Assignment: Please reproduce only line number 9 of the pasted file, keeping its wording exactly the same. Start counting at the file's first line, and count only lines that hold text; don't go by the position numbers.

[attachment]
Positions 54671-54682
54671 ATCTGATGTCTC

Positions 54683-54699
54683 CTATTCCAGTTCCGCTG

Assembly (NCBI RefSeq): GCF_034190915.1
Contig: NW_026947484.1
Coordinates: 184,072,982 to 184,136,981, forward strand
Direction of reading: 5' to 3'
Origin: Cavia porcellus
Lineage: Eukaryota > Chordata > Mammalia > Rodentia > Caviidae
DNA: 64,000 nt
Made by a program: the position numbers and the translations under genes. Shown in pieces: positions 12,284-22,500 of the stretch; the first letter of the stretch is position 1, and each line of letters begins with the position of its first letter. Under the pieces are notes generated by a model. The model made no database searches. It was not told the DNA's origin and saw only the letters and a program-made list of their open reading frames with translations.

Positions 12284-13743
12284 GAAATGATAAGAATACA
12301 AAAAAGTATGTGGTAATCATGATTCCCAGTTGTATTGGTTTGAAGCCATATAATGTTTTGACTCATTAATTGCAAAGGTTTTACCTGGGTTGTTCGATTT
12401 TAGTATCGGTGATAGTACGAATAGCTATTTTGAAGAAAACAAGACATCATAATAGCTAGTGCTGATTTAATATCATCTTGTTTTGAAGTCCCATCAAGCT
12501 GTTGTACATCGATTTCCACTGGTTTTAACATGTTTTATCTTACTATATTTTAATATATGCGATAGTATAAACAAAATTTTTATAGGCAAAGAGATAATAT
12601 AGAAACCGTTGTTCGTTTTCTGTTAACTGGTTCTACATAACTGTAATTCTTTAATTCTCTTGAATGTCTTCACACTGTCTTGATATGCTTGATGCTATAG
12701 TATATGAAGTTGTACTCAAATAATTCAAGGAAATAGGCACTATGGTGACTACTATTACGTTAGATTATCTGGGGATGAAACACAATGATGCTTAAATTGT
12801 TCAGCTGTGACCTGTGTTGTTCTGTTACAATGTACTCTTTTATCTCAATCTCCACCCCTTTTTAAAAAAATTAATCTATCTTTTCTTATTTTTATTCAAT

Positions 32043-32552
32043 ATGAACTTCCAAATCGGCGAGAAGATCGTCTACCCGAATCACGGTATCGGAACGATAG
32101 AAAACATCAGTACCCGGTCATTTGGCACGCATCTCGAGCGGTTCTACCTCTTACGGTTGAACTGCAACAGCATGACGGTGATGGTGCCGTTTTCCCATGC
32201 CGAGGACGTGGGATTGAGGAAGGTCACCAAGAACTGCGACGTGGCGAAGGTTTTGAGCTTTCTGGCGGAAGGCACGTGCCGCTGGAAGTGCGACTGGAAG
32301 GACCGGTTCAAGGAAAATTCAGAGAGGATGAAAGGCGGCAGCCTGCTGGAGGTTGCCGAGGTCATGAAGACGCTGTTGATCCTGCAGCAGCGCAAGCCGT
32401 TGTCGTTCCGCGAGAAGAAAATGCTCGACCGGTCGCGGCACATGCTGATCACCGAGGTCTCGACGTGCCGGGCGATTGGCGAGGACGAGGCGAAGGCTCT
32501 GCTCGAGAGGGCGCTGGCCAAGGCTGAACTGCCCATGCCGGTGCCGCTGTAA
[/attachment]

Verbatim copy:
Origin: Cavia porcellus